Overdosing on drugs was what ultimately caused the death of Bobbi Brittany Graves, a nurse who was 36 years old. Graves’ boyfriend, who has admitted to taking drugs with her on the day she passed away, is the subject of her mother’s demand that he be charged with drug-induced homicide.
After the fatal overdose of a nurse in Springfield, Illinois, age 36, her body was discovered in the hotel room where she had been staying for more than two days.
According to the reports from the Springfield police department, during that time period, the woman’s boyfriend, Loren Letz, 40, who admitted to taking drugs with her on January 18, used her car and debit card to make withdrawals from her bank account totaling more than $500. Letz also admitted to taking drugs with the woman on January 18.
Letz, a local of Springfield, was ultimately arrested and charged with three separate offenses, the most serious of which were theft and possession of a stolen vehicle, in addition to the unusual offense of concealing a death, which is a Class 4 felony.
After the death of Bobbi Brittany Graves, the highest possible sentence that Letz might receive is 14 years in prison; however, the length of time served could be lowered in half for good behavior during his incarceration.
However, Roberta Hoffstadt Hahn, Graves’ mother, is advocating for a far longer prison sentence for Letz.
She is furious that the police and prosecutors have told her that they do not have sufficient evidence to charge Letz with drug-induced homicide in the death of her daughter, who was a single mother of three children and was four months pregnant at the time of her death. Homicide that was caused by drug use is a Class X crime, which carries a maximum jail sentence of up to 30 years and requires that 75% of the sentence be served.
Hahn, 61 years old and a resident of Springfield, was quoted in the Illinois Times as saying, “I am just not satisfied with them.” “They wanted to ignore the problem from the very beginning and pretend it didn’t exist. I am seeking justice.”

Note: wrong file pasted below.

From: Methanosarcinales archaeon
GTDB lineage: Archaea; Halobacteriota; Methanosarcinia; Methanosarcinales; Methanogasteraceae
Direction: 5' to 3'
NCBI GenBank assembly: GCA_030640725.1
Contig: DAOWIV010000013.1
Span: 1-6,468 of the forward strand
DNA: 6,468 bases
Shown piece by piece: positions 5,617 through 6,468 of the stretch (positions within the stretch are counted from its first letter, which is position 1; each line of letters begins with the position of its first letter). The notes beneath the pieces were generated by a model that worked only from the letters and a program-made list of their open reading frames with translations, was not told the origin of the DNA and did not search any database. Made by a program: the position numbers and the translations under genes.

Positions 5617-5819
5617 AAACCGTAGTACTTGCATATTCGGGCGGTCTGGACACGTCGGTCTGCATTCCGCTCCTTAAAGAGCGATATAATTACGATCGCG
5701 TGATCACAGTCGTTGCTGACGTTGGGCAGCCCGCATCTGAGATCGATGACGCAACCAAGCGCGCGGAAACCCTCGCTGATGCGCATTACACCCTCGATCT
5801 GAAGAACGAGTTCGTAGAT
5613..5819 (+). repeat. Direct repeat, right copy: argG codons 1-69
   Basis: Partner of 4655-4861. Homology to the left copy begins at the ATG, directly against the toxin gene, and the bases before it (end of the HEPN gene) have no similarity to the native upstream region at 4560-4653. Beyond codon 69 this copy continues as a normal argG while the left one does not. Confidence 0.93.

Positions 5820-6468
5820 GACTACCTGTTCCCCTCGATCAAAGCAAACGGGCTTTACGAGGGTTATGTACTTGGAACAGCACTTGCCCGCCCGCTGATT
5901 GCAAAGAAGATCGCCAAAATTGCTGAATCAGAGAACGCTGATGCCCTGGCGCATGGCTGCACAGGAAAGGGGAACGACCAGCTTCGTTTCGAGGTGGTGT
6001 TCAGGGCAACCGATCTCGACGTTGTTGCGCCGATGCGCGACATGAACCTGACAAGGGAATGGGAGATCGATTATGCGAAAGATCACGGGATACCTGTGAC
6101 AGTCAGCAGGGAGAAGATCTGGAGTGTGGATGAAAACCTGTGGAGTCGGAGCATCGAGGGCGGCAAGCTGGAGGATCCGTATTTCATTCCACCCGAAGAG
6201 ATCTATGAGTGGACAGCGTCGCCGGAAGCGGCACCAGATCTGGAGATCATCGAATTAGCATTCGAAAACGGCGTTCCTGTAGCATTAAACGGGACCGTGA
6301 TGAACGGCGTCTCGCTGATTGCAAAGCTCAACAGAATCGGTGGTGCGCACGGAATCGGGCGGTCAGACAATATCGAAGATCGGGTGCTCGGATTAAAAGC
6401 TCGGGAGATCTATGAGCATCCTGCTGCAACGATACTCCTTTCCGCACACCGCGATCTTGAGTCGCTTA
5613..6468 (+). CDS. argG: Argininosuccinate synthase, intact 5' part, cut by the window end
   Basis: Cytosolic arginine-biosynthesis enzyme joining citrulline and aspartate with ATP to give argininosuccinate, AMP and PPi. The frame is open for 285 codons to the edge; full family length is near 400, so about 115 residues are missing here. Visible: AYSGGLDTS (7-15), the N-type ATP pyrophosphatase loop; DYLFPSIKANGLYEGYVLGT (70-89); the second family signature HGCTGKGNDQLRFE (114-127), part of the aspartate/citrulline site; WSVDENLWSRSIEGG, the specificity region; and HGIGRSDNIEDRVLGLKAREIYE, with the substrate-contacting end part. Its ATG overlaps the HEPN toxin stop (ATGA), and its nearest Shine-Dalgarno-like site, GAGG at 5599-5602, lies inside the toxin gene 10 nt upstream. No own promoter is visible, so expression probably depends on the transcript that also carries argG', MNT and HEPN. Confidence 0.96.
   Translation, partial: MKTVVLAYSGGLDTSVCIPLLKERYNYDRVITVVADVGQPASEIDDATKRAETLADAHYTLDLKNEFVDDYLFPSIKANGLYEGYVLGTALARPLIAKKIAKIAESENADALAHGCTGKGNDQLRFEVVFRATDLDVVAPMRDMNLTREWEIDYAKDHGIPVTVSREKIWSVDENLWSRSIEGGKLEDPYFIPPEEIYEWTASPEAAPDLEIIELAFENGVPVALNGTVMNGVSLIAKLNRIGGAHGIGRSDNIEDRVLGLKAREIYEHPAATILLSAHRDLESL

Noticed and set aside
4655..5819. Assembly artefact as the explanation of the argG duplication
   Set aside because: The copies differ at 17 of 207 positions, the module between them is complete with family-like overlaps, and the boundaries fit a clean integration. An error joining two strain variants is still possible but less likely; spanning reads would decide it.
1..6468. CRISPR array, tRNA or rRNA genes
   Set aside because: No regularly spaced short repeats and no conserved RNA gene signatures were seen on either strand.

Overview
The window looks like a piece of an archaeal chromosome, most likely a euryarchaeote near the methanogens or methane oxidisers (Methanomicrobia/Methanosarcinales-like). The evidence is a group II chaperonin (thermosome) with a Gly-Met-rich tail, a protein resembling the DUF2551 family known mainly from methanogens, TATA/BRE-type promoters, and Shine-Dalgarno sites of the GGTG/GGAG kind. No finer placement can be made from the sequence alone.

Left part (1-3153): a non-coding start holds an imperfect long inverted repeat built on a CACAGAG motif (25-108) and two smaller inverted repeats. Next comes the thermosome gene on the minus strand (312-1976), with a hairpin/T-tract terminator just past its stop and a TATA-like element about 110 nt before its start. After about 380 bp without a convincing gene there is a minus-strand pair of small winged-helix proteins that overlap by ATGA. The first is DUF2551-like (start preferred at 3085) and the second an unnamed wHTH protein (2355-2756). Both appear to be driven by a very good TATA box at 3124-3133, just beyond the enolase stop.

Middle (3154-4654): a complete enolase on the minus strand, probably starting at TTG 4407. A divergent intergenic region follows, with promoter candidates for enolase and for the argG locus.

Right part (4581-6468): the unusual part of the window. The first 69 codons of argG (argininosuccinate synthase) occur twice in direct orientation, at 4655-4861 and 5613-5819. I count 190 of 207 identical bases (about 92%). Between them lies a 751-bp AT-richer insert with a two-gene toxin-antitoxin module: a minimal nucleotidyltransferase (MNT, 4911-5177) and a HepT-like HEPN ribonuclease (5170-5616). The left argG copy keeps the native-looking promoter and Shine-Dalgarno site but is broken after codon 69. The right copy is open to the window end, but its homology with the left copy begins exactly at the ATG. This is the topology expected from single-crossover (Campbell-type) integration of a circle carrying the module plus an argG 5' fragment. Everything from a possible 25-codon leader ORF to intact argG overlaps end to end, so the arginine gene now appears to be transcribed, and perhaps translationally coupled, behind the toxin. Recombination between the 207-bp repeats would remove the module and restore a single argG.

Letz is currently being detained at the Sangamon County Jail on a bond amount of $350,000. He has entered not-guilty pleas to all three accusations, and it is possible that his trial will start as early as the end of May.
Letz, together with his attorneys Victoria Kerr and Michael Harmon, has declined to comment on the status of his case. Dan Wright, who is the state’s attorney for Sangamon County, likewise declined to comment.
According to Assistant Chief Joshua Stuenkel of the Springfield Police Department, the department is in the process of “feels terrible for the family that has been affected by this awful event. An exhaustive and exhaustive investigation was carried out by the investigations division, and the results of that investigation were delivered to the Sangamon County State’s Attorney’s Office so that appropriate charges could be brought in light of the facts.”
Even though Illinois is experiencing a spike in deadly overdoses as a result of the COVID-19 pandemic, the case serves as an illustration of the difficulties involved in holding individuals accountable following deadly overdoses. Robert Berlin, the state’s attorney for DuPage County, stated that allegations of drug use leading to homicide are “extremely difficult to prove.”
According to him, there were more than 130 fatal drug overdoses in DuPage County in 2021, yet only 19 charges of drug-induced homicide have been filed in the county since 2014. This is a significant disparity. According to Berlin, in order for prosecutors to obtain a conviction, they need to be able to prove that an offender “illegally provided” narcotics to the victim and that the drugs that were delivered were the ones that caused the death of the victim.